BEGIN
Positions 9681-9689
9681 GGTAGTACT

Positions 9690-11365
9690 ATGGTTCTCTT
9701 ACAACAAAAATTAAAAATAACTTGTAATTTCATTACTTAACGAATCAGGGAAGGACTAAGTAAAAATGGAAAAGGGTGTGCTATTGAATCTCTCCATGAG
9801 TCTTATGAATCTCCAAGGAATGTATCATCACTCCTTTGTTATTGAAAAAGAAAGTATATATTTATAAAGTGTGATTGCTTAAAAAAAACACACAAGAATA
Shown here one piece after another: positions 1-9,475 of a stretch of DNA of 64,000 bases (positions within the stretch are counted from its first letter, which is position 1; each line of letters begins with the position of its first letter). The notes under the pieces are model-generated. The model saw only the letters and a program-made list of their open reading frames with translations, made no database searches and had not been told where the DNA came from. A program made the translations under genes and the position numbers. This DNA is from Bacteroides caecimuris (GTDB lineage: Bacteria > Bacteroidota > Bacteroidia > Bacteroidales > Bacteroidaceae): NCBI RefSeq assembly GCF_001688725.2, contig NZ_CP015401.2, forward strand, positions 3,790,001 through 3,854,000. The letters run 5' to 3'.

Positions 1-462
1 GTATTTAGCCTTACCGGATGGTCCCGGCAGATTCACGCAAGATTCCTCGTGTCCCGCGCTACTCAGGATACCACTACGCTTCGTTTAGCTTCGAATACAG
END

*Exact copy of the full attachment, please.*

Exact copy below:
Positions 9681-9689
9681 GGTAGTACT

Positions 9690-11365
9690 ATGGTTCTCTT
9701 ACAACAAAAATTAAAAATAACTTGTAATTTCATTACTTAACGAATCAGGGAAGGACTAAGTAAAAATGGAAAAGGGTGTGCTATTGAATCTCTCCATGAG
9801 TCTTATGAATCTCCAAGGAATGTATCATCACTCCTTTGTTATTGAAAAAGAAAGTATATATTTATAAAGTGTGATTGCTTAAAAAAAACACACAAGAATA
Shown here one piece after another: positions 1-9,475 of a stretch of DNA of 64,000 bases (positions within the stretch are counted from its first letter, which is position 1; each line of letters begins with the position of its first letter). The notes under the pieces are model-generated. The model saw only the letters and a program-made list of their open reading frames with translations, made no database searches and had not been told where the DNA came from. A program made the translations under genes and the position numbers. This DNA is from Bacteroides caecimuris (GTDB lineage: Bacteria > Bacteroidota > Bacteroidia > Bacteroidales > Bacteroidaceae): NCBI RefSeq assembly GCF_001688725.2, contig NZ_CP015401.2, forward strand, positions 3,790,001 through 3,854,000. The letters run 5' to 3'.

Positions 1-462
1 GTATTTAGCCTTACCGGATGGTCCCGGCAGATTCACGCAAGATTCCTCGTGTCCCGCGCTACTCAGGATACCACTACGCTTCGTTTAGCTTCGAATACAG